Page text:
Dragiša Nedović, born on 20 July 1916 in Kragujevac, was a songwriter and composer.
He started writing as a child. His parents, father Andrija and mother Gina, had nine children – five sons and four daughters.
The family lived in modest circumstances and so he decided to leave his hometown at the age of 16. He set off with the intention “that the people may hear his music”, only a used guitar in his luggage.
Travelling through Serbia, he wrote his songs: “Teško mi je Šumadiju ostaviti”, “To je moja Šumadija”, “Siromah sam druže” and others. The last song (“Poor am I, my friend”) is in a way autobiographical and reflects his life. The people were enthusiastic about the new songs.
The path leads him to Bosnia, where he writes more Bosnian: “U lijepom starom gradu Višegradu”, first sung by Himzo Polovina in the mid-fifties, “Iz Bosne se jedna pesma čuje”, “Prođoh Bosnom kroz gradove”, “Bosanske me pjesme zaniješe” and many others. The population in these areas enthusiastically embraced Dragiša’s style.
After a longer stay in Bosnia, Dragiša continues his journey to Dalmatia.
Inspired by new motifs – the sea, the ships and the beautiful women – he continues writing and composing and so he creates new works: “O lipa ti neznanko”, “Kad si bila mala Mare”, “O brodiću bijeli”, which are very popular with the Dalmatians.
These songs quickly conquered their place in the music of the time and were soon recorded as folk songs, which is the main reason for the lack of knowledge and recognition of the authorship of these songs.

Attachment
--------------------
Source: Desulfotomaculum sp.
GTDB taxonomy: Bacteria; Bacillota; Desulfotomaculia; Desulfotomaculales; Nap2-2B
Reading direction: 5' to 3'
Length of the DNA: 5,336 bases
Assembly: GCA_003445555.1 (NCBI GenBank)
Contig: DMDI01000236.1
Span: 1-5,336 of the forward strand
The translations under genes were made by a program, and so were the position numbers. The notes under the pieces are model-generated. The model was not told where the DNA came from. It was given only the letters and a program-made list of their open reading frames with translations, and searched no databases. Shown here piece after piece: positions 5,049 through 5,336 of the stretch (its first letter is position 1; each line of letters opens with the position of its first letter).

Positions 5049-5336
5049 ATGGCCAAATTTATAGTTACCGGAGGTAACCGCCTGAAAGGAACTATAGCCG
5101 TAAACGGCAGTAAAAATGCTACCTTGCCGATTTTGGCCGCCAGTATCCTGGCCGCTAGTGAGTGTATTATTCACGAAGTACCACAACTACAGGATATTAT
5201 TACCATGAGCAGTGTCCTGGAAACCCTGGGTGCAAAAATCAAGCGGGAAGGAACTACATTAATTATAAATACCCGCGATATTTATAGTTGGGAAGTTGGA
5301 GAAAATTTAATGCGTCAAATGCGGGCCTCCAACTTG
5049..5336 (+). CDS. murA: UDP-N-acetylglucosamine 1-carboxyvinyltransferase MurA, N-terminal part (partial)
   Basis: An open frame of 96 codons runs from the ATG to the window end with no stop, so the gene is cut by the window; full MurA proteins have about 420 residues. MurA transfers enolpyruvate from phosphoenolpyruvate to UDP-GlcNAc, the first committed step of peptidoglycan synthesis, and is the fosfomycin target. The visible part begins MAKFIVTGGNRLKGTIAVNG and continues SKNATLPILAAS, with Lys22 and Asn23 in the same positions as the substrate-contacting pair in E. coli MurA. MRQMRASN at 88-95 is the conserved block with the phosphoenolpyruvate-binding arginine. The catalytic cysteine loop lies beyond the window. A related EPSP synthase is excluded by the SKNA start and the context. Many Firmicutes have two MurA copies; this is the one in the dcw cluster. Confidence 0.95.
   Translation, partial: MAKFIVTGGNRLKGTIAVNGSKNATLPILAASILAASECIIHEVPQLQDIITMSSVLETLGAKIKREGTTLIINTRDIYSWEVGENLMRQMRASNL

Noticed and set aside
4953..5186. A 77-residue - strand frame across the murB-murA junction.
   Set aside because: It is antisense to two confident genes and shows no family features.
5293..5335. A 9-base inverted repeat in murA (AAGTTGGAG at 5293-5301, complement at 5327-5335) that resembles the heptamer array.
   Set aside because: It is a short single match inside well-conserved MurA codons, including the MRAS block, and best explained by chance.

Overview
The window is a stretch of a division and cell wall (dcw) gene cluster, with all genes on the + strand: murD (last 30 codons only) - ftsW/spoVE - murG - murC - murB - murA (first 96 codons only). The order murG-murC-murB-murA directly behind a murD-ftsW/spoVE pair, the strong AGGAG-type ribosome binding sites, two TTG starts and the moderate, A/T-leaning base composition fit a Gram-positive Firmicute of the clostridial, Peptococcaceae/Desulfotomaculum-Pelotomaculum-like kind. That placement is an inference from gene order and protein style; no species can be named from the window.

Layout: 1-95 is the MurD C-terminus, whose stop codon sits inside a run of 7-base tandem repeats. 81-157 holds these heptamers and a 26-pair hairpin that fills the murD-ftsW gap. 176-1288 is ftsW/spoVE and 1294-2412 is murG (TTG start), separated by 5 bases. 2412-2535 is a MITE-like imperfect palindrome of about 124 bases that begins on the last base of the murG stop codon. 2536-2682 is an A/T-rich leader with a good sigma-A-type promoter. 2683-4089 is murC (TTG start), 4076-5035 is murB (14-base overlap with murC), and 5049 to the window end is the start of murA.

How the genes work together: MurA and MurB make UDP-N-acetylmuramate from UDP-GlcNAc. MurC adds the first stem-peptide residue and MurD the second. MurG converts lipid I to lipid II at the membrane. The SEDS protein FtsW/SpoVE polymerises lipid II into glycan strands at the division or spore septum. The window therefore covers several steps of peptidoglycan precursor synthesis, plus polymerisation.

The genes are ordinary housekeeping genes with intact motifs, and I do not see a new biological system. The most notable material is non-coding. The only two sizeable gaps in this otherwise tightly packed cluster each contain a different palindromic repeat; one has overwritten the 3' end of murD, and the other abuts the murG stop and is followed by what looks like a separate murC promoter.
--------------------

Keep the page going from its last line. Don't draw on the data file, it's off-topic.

The situation in other parts of the former Yugoslavia was not one bit better. Especially in Serbia, where many songs were considered “folk songs” with unknown authors because of their beauty, value and general acceptance. Thus, Nedović was deprived of his rights as author to his own work.
Years later Dragiša returned to Serbia, where he continued writing, but now with a great life and artistic experience. He possessed enormous imagination and was full of new ideas. More than 400 songs are among his works.
In 1950 he fell ill with tuberculosis and so his sad song “Pluća su mi bolna, zdravlja više nemam” was born, which was soon to be banned from public performance, as at that time a large number of young people were suffering from this disease and as a result caused some cases of suicide.
He died of a heart attack in his home town of Kragujevac on 31 January 1966.